Lieutenant Edward L Seagraves

Remembrances:  An Artilleryman With the Marauders 

By Edward L. Seagraves

            In the summer of 1944, as our group arrived in Calcutta, three of us requested assignment to the 5307 Composite Unit (Provisional).  We  had previously served at Camp Carson in the pack artillery, and all three were Second Lieutenants recently out of Fort Sill OCS.  The three were myself, Ed Seagraves, plus John Griffin and Marshall Dickinson.

            We were sent to Ledo, then by L5 flown to an advanced replacement depot, and finally by C47 to Myitkyina.  We got a person welcome there from Col. Chuck Hunter; I remember one remark he made:  “We finally have some artillerymen; maybe we can get something done.”  That was a nice compliment but not exactly correct.  The story has been often told of how the Marauders first came to have artillery, in the form of the pack 75 mm howitzer.  For those who have not heard that story, my understanding, briefly is:

            Back around Easter, at a place with the unlikely name of Nhpum-Ga, the 2nd Battalion had been cut off and surrounded, and put under heavy pressure, by units of the famous Japanese 18th Division.  The 1st and 3rd Battalions, trying to come the relief of the 2nd, found slow going.  It happened that the 3rd Battalion was composed of volunteers from the South Pacific; and its complement of experienced mulepackers had come from the 98th FA Battalion (Pack), then on New Guinea.  Edward A Wade, 112 Reece Ave., Nyssa, OR 97913, has given in detail his recollections of arrival of General Walter Krueger at the 98th, announcing he wanted 119 volunteers – 11- privates, 6 corporals, and 3 sergeants – for that “dangerous and hazardous mission” that all the old Marauders remember so well.  At Nhpum-Ga it was one of these ex-artillerymen, likely S/Sgt John A. (Red) Acker, who suggested that a couple of pack howitzers could be manned by him and his comrades, and used to good tactical advantage.  The component parts were air-dropped, assembled, and commenced firing, as a 2-tube batter, by make-shift guns crews and fire-direction personnel organized by Acker.  Wade served as gunner on one of the howitzers.  At the time, no artillery officers were available – yet the understrength “battery” performed, and fired many missions, with great effectiveness.  The 2nd Battalion was relieved, the enemy force routed – and, Marauder Headquarters sent out urgent requisition for two more howitzers, and trained artillery officers.  This achievement, under these circumstances, by enlisted artillerymen, is one of the great sagas of World War II, though largely unknown outside the Marauders.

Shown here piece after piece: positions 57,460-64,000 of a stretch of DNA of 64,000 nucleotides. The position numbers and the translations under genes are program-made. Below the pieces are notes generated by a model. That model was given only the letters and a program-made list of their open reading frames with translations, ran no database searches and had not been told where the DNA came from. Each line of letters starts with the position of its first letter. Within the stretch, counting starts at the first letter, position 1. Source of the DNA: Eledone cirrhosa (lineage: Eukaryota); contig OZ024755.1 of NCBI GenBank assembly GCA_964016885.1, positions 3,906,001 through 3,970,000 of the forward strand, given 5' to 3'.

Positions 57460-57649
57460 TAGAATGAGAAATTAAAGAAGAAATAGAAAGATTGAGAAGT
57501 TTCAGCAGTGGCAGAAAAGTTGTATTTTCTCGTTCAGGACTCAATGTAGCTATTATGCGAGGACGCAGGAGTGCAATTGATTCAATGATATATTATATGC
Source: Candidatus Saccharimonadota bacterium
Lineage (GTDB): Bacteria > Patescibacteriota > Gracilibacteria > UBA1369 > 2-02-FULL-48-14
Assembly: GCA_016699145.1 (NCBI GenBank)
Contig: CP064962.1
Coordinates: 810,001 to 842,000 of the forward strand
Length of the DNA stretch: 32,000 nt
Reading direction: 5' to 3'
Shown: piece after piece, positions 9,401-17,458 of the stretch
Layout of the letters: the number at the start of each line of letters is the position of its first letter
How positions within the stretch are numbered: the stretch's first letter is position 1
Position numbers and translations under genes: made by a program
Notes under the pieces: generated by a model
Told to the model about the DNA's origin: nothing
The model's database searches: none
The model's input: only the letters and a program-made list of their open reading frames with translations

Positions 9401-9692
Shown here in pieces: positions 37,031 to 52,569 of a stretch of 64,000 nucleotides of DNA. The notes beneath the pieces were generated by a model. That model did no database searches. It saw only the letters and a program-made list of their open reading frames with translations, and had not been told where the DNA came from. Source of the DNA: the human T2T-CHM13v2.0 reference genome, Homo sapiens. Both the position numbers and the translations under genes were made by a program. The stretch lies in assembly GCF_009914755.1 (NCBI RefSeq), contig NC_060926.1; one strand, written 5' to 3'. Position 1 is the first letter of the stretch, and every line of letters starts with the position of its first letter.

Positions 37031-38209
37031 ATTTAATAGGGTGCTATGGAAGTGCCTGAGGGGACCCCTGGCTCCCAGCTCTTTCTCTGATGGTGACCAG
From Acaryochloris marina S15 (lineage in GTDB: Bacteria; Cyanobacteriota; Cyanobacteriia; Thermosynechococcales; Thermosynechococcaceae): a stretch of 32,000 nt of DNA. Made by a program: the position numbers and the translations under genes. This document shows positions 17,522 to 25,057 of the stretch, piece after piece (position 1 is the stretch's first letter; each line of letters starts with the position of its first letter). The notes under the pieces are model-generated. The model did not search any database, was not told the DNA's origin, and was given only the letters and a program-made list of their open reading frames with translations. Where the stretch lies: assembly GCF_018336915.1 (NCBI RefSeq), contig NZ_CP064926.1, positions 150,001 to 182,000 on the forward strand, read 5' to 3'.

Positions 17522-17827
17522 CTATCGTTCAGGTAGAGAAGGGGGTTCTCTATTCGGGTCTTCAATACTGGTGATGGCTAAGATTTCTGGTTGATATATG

All three of us joined the “Artillery Battery”, as the troops called it.  I do not know how it was shown in the Marauders’ organizational chart.  We had the normal four howitzers and crews.  There was no Headquarters Battery; its functions had to be performed on an ad hoc basis.  Battery Commander was Captain West.

            My introduction to combat came the next day.  I went to Battalion Headquarters to ask what they needed in the way of fire support.  Seeing me come up, the infantry colonel said “Now we have enough for the funeral.  So proceed.”  My first official act was to witness a combat burial.  The battle to secure Myitkyina continued.  Acker, Wade, and all those who had initiated the Marauder Artillery had long since been evacuated, one at a time.

            There were no assigned Artillery air observers, but he command assigned to each of the three of us a flying sergeant, with liaison plane.   I drew Sergeant Summy, an exceptional pilot; one of the best (and only a little crazy).  Usually we alternated:  One day with the firing battery, serving as Battery Exec; the next day on the ground as Forward Observer (FO); and next day in the air. There were no detailed maps or aerial photos available so we made our own.  On one occasion when I had been called on to make pictures I saw on the ground a big bull elephant.  I asked the pilot to fly over him again, low.  When we did the elephant reared up, as if to catch the plane with his forelegs.  It was the best picture I ever made.  I had no training as an air observer.  I assumed I was supposed to fly where I could best observe.  In the jungle, that means directly over the target, instead of over the gun position.  Sergeant Summy and I hit it off and became good friends.  He even taught me to fly the L5 – he said he wanted to be sure that whoever was with him could get the plane back to the airfield.  I made some rough landings but we were able to walk away from them.  At that time I had a Thompson submachine gun that we always carried with us.  Some times we used it to strafe the enemy.  Once in early morning we spotted one of those bashas on stilts, in which some Japs were eating breakfast.  We flew below the roof line and used my Thompson.  Last I saw, the Japanese were diving off the basha floor, and jumping into foxholes.